The second leg to Malaysia began with a short 3 hour flight to Kuala Lumpur known to many as KL. The Army team was collected by the host Major Fauzi, a member of the Malaysian Army, and taken to Wisma Transit Barracks just outside the city centre. After a meet and great with the opposition, a combined forces team from Malaysian Army, Navy and Air Force, who’s only job is to play hockey, the team knew they would have a tough series on their hands. The fixtures were designed to begin in Kuala Lumpur and move up the country, ending in Penang for the final game of the tour.

Kuala Lumpur, as a city with an abundance of wealth and beauty, brought a whole new experience to that of Hong Kong. The daily four o’clock thunder showers were crazy; they began with thunder and lightning then progress into a full blown storm that would see the 2 meter deep drainpipes filled within minutes. As quickly as the storm came it went and the city carries on as nothing had happened.

Due to conflicting training schedules with the Malaysian National Hockey side, the Army were unable to use the Malaysia National Hockey Stadium, a 12000 seated stadium, and had to settle for second best but itself an impressive ground, Stadium Hoki Bukit Jalil in the outskirts of Kuala Lumpur. The setting of this impressive stadium was the perfect place to begin the first of three battles against the Malaysian Combined Forces (MCF). It began with most of the Army team sporting new white sweat bands and struggling with the even hotter weather and unbelievably humid conditions. The game kicked off at a shocking pace against an opposition with a different style of play which caught the Army off guard and allowed them to go a goal up very early on. After some more pressure the Army were further pinned back and again conceded leaving the Army to wonder how to contain the pace and skill thrown at them. The British Army fighting spirit kicked in again and they began to rally, every player throwing their bodies around and showing the MFC they really wanted it. The Army were rewarded before the end of the first half with a well taken goal and the belief they had a chance to get back in the game. The Army came out the blocks flying in the second half and after a hard fought few minutes equalized and left the MFC trembling with the thought of a hard hitting, well disciplined British Army side, who was now in top gear. The game went on looking like it may be end honours even but the script was changed when an inspired Captain Keith McDougal struck an unstoppable back stick shot to win the game. The Army gave it everything for 70 minutes and the result was proof of their progress throughout the tour.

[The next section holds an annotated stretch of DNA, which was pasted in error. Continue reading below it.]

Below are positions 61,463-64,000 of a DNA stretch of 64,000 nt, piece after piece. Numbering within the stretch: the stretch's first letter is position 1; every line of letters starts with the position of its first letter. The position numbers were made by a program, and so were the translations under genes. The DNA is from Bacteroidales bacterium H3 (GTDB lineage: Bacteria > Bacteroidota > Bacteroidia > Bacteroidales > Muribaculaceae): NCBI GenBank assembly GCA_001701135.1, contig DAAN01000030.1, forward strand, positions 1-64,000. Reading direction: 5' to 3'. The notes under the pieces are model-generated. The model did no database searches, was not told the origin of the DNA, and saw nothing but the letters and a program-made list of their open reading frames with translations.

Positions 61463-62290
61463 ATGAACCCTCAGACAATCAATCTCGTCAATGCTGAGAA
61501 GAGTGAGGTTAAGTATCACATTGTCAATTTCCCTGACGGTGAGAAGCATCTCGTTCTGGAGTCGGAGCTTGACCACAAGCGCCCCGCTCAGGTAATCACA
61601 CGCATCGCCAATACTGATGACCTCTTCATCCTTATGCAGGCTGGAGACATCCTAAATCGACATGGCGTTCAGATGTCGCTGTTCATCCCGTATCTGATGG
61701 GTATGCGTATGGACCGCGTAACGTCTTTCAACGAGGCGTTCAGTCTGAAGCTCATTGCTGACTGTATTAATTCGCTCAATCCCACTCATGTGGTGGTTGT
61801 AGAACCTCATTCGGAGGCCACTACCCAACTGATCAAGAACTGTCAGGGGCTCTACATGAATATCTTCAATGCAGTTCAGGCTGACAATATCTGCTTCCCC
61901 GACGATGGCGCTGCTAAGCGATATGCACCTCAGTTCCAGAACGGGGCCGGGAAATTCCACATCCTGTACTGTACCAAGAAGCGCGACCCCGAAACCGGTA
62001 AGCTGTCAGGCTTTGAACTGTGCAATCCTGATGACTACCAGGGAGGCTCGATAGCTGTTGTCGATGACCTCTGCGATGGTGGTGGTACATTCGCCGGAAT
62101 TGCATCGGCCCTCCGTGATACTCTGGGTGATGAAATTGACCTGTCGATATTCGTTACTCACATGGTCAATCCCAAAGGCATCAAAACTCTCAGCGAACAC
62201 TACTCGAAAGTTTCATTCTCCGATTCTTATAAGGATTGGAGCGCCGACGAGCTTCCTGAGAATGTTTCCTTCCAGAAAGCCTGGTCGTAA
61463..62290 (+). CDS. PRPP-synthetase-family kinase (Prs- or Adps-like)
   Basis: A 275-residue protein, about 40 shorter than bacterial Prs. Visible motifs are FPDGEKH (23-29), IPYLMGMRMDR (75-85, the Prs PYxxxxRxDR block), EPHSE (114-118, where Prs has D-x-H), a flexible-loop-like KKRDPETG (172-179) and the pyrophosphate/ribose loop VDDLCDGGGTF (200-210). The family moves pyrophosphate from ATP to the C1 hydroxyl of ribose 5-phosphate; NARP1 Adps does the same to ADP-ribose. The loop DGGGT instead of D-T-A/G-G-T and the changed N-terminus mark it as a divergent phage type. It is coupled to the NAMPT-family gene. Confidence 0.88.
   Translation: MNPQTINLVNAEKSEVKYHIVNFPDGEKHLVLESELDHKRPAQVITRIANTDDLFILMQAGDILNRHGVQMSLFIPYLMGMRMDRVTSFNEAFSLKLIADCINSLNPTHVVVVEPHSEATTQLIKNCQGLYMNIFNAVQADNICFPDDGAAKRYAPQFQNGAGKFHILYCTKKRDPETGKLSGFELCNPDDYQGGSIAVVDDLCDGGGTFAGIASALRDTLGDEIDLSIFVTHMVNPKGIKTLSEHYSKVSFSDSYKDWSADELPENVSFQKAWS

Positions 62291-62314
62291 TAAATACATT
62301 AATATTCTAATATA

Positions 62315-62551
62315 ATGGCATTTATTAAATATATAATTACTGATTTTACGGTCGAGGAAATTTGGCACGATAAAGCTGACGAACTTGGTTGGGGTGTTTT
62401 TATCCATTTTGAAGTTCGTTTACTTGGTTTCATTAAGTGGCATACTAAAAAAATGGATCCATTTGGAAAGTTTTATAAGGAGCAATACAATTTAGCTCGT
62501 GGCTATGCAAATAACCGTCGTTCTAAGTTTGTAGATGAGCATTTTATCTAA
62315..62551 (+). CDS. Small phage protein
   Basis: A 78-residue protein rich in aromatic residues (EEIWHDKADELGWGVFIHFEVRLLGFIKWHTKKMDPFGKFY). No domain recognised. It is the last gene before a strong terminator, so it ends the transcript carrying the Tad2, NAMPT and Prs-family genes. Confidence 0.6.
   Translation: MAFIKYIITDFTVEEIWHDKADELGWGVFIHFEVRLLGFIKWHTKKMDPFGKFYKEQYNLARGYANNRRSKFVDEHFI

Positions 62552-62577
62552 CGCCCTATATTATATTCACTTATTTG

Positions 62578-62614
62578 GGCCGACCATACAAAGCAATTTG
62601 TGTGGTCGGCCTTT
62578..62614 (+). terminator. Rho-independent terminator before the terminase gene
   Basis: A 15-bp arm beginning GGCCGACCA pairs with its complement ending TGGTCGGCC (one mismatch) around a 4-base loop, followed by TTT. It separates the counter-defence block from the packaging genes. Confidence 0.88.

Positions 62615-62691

The second game was further north in Lumut, a naval town where the Army were hosted by the Malaysian Navy. The Army began the second game at 16:00 hours; a definite disadvantage due to the excessive heat that the MCF were far more used to than the Army. The start was similar to the first game and within 10 minutes the Army went 2 – 0 down. The first half ended with the Army struggling to contain MCF and with heat and injuries forcing the Army to change their formation. The Army struggled on in the humidity and eventually got our reward but it was a case of too little too late and the game ended in a 2-1 loss leaving the series hanging on the final game further up north in Penang.
After a heavy schedule of travelling, training and matches the Army headed for an overnight break on Pangkor Island, which can only be described as paradise. The Army had time for team bonding which included jet skiing and enjoyed the luxury of the beauty around us by sun tanning on the beach. The night ended with a meal of fantastic, fresh seafood on the beach.

The final game was again in a magnificent stadium, in Penang, this time with a large crowd supporting the MCF against what were becoming formidable foes. The game brought with it the nerves and the excitement and yet again the Army got stuck in and fought hard. The first half was a battle with both teams giving everything they had left. The Malaysians went 1 – 0 up and again the Army had to chase the game. The series hanging in the balance the Army fought tooth and nail to get back into the game with some hard hitting tackles and impressive courage as the Army players threw themselves about to win every tackle possible and show that they meant business. After a period of pressure the Army equalised and the game came alive with the crowd turning and starting to support the Army due to their love of their heroic Goalkeeper, Cpl Griffin. The Army battled on and with a moment of brilliance the ball bounced up and Cfn Stu Tognarelli struck it into the top right corner of the net. The Army held on to take the match and the series 2 – 1 an amazing achievement in such straining conditions and against such formidable opposition.

The tour ended with a celebratory night out in Penang, before heading back to Kuala Lumpur and then beginning the exhausting journey back to London. The tour was an immense success and will be remembered by all for many years to come.

Pte Rich Chapman RAMC